Other 2000 ETH stolen from the Upbit were moved to an unknown wallet by the hackers
Upbit, a Korean exchange that witnessed a significant hack on November 27, resulted in $ 50 million ETH (342,000 ETH) disappearing. Since the hack, many exchanges have frozen the movement of stolen funds. However, that hasn’t stopped a hacker trying to transfer these funds to various unknown wallets.
Hackers continue to move ETH stolen from Upbit
Whale Alert reports that an additional portion of this stolen amount was transferred today, December 23.
⚠ 2,000 #ETH (264,388 USD) of stolen funds transferred from Upbit Hack Nov 2019 to unknown wallet
— Whale Alert (@whale_alert) December 23, 2019
The sender’s wallet address is identified as, 0xB3A9B79F4D5Dc2cdcdc00dA22869502CBF65A0a5, through which the hackers sent 2,000 ETH ($ 264,388) to an unknown wallet address- 0x9878. The recipient’s wallet held a deposit of 1,500 ETH ($ 198,855) and received payment from the hacker’s address. After transferring 2,000 ETH, the address transferred a portion of this money to another wallet.
This fairly new address has accounts of 13 transactions, mostly to and from hacker wallets. Meanwhile, the sender address has held 13,171 ETH ($ 1,747,660) and has been dormant for more than two weeks.
According to Twitter user alias Alpesh Valaki, the hacker is sending to Binance.
he is moving it to Binance.https://t.co/oVkH8fBe0H
— Alpesh Valaki (@advalaki) December 23, 2019
Right from the moment the Upbit hack was ‘exposed,’ Binance pledged to freeze money if deposited on their exchange. Currently, it is not clear whether Binance will respond immediately when the transfer was reported a few hours ago. Binance, in general, allows transfers between accounts, which means that hackers can withdraw money from another specially selected account. Some smaller transactions have been directed to the Binance1 wallet Ethereum.
Three weeks ago, on December 3, hackers transferred 11,001 Ether ($ 1,639,222 million) and made a test transaction by sending 1,001 Ether to the same wallet. Initially, the hackers played ‘cat and mouse’ with a small number of Ether like 0.00001337, where 1337 stood for ‘leetspeek,’ a fake language used to refer to ‘elite hackers.’ The attacker is said to have split the money to be easier to disperse and have more than 50 accounts.
According to CryptoTicker, OTC methods on the dark web are a commonly used method to liquidate money. However, if attackers transfer tokens through privacy-focused coins like Monero, Dash, or Zcash, it may be difficult to recover the losses.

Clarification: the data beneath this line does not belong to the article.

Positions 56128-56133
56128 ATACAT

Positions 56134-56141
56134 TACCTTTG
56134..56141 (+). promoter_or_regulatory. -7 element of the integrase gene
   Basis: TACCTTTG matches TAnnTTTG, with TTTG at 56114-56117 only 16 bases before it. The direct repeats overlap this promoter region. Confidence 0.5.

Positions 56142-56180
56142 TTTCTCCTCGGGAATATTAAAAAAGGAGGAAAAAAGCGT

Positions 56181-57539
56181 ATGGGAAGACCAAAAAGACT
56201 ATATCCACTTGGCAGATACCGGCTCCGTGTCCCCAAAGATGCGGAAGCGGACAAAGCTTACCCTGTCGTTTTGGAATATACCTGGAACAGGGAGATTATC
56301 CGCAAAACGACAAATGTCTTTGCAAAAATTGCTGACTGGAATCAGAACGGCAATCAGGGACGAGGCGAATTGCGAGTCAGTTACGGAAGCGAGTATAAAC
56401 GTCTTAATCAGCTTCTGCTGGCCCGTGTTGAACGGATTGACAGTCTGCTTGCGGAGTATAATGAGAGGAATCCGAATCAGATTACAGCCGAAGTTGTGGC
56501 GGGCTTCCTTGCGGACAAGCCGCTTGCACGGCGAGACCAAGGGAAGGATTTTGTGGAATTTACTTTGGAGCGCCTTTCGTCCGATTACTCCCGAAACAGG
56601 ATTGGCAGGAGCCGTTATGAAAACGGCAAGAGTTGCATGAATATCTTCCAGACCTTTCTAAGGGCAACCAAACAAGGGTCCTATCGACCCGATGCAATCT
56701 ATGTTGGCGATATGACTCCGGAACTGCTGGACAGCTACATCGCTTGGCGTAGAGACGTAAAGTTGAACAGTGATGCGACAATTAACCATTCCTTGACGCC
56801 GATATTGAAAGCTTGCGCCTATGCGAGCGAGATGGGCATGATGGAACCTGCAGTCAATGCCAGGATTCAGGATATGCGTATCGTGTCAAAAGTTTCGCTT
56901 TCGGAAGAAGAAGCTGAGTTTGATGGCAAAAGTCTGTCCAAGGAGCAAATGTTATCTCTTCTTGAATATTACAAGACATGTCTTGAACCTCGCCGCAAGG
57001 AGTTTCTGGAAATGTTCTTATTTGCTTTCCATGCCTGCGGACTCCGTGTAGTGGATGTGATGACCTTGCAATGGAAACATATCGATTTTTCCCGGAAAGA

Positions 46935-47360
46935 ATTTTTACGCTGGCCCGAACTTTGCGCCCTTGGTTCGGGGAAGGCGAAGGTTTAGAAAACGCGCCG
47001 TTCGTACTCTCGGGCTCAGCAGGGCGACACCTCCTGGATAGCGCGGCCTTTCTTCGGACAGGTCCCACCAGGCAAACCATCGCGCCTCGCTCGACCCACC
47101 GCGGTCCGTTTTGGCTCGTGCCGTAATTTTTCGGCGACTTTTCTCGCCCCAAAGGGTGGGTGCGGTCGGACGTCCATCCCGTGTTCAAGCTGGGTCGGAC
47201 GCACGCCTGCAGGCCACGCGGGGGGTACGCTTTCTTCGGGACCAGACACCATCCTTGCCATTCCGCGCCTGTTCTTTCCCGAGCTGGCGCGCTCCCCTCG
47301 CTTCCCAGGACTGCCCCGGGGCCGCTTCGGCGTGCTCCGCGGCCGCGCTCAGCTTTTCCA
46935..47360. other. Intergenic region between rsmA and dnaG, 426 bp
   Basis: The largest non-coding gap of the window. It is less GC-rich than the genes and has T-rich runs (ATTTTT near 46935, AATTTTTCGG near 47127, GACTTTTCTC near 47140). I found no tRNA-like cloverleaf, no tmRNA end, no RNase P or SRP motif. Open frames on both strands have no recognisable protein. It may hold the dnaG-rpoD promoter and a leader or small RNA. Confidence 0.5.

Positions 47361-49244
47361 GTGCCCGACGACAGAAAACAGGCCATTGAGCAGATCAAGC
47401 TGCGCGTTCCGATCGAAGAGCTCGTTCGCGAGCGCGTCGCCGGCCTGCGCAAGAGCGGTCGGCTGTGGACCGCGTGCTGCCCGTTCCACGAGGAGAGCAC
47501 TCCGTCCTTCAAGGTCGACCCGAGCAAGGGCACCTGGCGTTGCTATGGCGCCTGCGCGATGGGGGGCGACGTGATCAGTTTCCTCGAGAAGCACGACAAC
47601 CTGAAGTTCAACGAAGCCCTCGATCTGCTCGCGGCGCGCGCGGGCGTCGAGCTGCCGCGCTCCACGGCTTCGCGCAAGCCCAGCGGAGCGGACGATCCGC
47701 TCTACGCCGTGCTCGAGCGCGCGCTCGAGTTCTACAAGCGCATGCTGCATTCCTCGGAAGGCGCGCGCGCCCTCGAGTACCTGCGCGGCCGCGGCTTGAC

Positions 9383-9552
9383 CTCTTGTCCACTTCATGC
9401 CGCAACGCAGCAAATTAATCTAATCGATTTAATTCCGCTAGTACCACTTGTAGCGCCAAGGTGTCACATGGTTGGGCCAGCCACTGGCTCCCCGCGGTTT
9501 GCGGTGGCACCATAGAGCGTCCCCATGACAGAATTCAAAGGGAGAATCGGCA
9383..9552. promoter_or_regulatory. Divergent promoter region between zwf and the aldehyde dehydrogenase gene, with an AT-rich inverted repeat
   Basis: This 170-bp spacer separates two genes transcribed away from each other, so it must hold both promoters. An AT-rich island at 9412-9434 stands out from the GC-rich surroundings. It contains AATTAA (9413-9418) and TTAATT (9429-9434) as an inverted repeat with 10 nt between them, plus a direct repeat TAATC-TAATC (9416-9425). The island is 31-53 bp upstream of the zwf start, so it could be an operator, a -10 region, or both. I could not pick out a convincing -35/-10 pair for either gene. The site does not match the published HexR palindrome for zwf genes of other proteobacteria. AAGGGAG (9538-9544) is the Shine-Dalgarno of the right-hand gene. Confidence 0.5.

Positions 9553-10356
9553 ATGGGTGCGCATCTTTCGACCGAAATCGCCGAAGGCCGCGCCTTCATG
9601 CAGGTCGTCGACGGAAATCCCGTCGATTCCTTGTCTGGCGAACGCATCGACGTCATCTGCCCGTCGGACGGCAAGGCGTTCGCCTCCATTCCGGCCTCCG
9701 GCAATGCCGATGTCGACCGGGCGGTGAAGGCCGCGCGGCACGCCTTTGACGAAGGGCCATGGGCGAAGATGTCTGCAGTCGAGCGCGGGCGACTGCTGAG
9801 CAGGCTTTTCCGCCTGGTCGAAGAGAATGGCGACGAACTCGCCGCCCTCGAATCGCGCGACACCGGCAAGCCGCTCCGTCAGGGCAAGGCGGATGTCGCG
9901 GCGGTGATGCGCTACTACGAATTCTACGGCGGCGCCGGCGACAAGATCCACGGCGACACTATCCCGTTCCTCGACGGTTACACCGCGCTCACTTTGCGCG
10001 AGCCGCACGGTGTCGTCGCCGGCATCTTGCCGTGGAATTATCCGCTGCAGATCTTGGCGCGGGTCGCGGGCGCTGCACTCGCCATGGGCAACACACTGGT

Hack the exchange accelerated in 2019
The Upbit hack is only part of a long chain of losses from exchanges, accelerating in 2019.
Upbit’s case is not a hack, and so far, there is no official story yet. Still, the general explanation was due to human error and took place during maintenance of the exchange, causing an amount of Ethereum to vanish without a trace.
Jameson Lopp, who maximizes Bitcoin, has been following the trend of hacking cryptocurrencies in 2019. He noted that burglaries now rarely target BTC, despite the high value.
An interesting point I noticed while researching reported bitcoin thefts: while the number of hacked crypto exchanges increases every year, fewer and fewer of the hacks steal bitcoin. It looks like 75% of exchange hacks in 2019 only resulted in the loss of altcoins.
— Jameson Lopp (@lopp) December 17, 2019
BTC is usually more closely guarded, and also more transparent to follow and more known. But altcoins are generally easier to disguise and can be sold on small exchanges.
Exchange hacks have a clear uptrend, especially after the assets are overvalued from 2017 onwards.
Ethereum remains one of the best used, highly liquid, and can be exchanged through DEX without significant traces.
- Losing 342,000 ETH – Upbit Became The Latest Hacking Victim In Crypto Industry 2019
- Hackers Continue To Move ETH Stolen From Upbit While Whales Transferred 7816 BTC